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Semarion Ltd. wins Ignite SME award at SLAS Europe

UK-based Semarion Ltd. was honoured as the most innovative company in the field of laboratory automation at SLAS Europe 2024 in Barcelona.

Last night, the 19,000-member Society for Laboratory Automation and Screening (SLAS) has been presenting the Ignite Award for the most innovative laboratory automation start-up in Europe. The prize for the most innovative start-up was won by the British start-up Semarion Ltd.(Cambridge) at the international 5th SLAS Europe 2024 Meeting in Barcelona. Not without reason, as the rush to the British company‘s stand, that has already a bunch of partners like AstraZeneca, continued unabated after co-founders Jeroen Verheyen (CEO) and Tarun Vemulkar (CTO) presented their Cavendish Lab’s spin-off‘s technology in Barcelona.  True to the motto of the SLAS Ignite Award, Semarion’s Semacyte platform promises real progress in drug development.

The Semacyte platform developed by Semarion enables adherent growing cells to be mobilised, magnetically aligned and tracked using microcarriers without losing the morphology and function of the cells, so that they can be handled and optically analysed using standard liquid handling tools used in drug development. According to Verheyen at the presentation of the finalists in Barcelona, this enables a sigificantly faster data generation than with high-throughput screening tools.  At the same time, around 100 times fewer cells (SemaCyte) are required for screenings and these can be stored frozen.

“Our SemaCyte® cell assay microcarriers function as ultra-miniaturised, mobile, barcoded wells that carry small colonies of adherent cells. They can be moved with liquid handling tools, are magnetically steerable and can be frozen as assay-ready cells,” the founders summarise on the company‘s website. According to Semarion, the barcodes are viewed using bright-field microscopy and digitally deconvoluted using Semalyse software. Multiplexing and combining different barcoded adherent cell types in one well enables pooled cell screening, which accelerates discovery campaigns and reduces the resource burden of cell testing. The young company offers an early adopter programme in which interested companies can test their product.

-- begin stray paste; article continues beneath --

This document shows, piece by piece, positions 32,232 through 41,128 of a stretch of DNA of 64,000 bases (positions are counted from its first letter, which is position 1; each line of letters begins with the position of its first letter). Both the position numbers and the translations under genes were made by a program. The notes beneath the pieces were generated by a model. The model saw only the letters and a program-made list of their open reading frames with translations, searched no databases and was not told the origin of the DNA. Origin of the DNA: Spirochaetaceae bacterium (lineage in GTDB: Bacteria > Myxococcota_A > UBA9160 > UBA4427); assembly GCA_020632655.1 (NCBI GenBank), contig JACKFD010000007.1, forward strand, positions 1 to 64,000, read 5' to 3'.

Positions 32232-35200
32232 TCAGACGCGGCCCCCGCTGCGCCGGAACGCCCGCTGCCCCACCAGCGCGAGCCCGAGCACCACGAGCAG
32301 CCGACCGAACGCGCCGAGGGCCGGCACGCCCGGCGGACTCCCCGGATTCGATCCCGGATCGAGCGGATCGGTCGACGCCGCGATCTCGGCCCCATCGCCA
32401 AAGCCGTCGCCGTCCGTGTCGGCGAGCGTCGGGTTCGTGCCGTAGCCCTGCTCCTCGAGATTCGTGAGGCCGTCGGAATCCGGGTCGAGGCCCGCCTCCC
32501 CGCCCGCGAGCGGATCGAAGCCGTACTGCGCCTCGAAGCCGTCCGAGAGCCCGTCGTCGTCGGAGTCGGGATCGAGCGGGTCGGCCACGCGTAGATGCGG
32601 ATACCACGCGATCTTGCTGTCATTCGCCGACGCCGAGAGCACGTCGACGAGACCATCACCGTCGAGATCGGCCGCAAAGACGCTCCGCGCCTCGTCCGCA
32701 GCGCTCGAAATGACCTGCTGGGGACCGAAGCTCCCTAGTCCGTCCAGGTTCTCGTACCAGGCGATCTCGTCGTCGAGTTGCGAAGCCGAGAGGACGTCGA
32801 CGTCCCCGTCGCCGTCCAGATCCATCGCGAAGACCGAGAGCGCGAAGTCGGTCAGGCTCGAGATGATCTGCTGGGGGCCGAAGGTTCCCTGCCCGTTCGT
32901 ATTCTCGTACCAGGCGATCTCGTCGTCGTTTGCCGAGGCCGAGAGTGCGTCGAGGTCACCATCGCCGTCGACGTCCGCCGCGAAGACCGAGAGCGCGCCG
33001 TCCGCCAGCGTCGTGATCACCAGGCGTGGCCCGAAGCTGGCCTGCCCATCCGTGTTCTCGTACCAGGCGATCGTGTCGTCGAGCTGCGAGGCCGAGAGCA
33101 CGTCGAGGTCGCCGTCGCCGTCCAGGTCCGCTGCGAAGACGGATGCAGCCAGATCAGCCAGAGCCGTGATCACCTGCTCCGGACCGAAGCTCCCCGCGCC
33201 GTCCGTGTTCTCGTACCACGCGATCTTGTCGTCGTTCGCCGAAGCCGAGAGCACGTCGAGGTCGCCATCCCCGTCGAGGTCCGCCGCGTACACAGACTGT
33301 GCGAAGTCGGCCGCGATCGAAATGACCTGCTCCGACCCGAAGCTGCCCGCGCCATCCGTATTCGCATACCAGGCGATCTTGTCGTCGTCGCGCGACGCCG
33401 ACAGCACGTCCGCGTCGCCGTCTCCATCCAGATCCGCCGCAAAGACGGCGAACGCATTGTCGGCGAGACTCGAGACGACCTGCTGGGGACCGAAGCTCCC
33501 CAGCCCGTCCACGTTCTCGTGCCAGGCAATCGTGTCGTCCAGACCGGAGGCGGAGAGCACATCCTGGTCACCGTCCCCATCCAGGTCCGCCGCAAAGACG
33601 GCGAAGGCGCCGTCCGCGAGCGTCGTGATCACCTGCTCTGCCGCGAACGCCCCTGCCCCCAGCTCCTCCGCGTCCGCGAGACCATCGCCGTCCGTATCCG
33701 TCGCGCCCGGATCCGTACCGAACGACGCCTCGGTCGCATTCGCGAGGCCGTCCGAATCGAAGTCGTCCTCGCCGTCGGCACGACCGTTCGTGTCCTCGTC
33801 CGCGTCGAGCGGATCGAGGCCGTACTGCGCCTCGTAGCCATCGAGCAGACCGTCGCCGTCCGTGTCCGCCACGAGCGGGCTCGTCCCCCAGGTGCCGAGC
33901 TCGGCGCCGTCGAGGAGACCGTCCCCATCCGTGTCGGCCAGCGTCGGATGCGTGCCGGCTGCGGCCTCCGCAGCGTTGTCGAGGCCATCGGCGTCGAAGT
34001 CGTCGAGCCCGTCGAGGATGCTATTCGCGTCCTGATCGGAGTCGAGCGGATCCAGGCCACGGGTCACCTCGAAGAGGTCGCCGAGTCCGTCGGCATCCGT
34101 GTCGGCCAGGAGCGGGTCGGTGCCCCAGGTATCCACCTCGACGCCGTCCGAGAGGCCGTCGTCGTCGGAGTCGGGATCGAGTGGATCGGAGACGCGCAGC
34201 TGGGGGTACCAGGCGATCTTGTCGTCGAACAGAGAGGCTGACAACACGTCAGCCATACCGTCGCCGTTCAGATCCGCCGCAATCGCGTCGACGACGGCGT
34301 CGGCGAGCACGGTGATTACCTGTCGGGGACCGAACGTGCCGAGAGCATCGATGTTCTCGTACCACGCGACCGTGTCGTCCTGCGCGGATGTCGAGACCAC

After receiving the award Jeroen stated: “Receiving the SLAS Ignite Award is a tremendous honour. At Semarion, we are revolutionising in vitro drug discovery with our proprietary SemaCyte® platform, which leverages novel materials physics to mobilise and barcode adherent cells. Our technology addresses fundamental bottlenecks in rapid data generation, offering a 10x increase in throughput and a 6x cost reduction to drug discovery workflows. The SLAS Ignite Award highlights the promise of our technology in transforming cell biology automation, and it is an invaluable endorsement as we move forward. We have recently launched the early adopter programme for our SemaCyte microcarrier platform and are already working on exciting projects with pharma companies and CROs. As we prepare for a full commercial rollout in the UK, EU, and aim to enter the US market, this award boosts our visibility and credibility among potential customers and investors. We are eager to continue our mission to accelerate drug discovery and deliver groundbreaking solutions to the biopharma industry.”